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ALLEN PARK, MI-Ford Land is planning a major new development on the site of a former clay mine in Allen Park. Ford Land, the development and real estate arm of Ford Motor, says it will create Fairlane Green, a one-million-sf “green” retail and recreational center on the 243-acre site of the recently closed Allen Park Clay Mine Landfill.

Ford says Fairlane Green will be the largest landfill redevelopment project in Michigan and the largest under construction in the country for retail use. When complete, in addition to the approximately one million sf of retail space, the property will include a 43-acre park and 3.5 miles of recreational trails.

“Fairlane Green is a truly innovative development that is setting a new standard for responsible land use and development,” says Sean McCourt, chairman of Ford Land. “It will be a highly visible and tangible demonstration of Ford Motor Co.’s belief that good business can and should be environmentally and socially responsible.”

The site is located between Oakwood Boulevard and Outer Drive, near Interstate 94 and the Southfield Freeway in Allen Park. “I am very proud to see this re-use of land, which will provide new employment opportunities and shopping experiences for the residents of Allen Park,” says Allen Park Mayor Richard Huebler.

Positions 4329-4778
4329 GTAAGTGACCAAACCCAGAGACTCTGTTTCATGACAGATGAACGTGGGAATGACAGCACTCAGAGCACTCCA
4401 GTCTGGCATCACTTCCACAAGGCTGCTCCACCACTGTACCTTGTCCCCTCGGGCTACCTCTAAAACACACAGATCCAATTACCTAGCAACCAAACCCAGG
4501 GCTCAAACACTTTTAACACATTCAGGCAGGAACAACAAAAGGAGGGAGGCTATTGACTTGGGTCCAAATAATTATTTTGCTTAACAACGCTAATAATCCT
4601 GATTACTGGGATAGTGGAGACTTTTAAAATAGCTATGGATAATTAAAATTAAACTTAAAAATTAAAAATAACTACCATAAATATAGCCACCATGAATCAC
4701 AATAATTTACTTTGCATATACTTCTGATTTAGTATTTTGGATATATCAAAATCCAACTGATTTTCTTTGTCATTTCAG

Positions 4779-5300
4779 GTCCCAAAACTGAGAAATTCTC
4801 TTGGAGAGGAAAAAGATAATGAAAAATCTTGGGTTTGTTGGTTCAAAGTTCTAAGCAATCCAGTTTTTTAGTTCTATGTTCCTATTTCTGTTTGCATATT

The first phase of development calls for 408,000 sf of retail businesses on 105 acres. Subsequent phases include the park and approximately 600,000 sf of additional retail.

Ford Land sold Phase I to Archon Group, the real estate subsidiary of Goldman Sachs, located in Texas. Ford owns remaining phases of the planned development. According to Brad Kempson, director of retail leasing at Archon, Phase I will be anchored by a 124,000-sf Target store to open in October 2005. Other signed national retailers include Barnes & Noble, Bed, Bath & Beyond, Famous Footwear, Lane Bryant, Longhorn Steakhouse, Michael’s, Old Navy, On-the-Border, Pier 1 Imports, T.J. Maxx and World Market. The property was originally a clay quarry until it was converted to a landfill in the mid-1950s.

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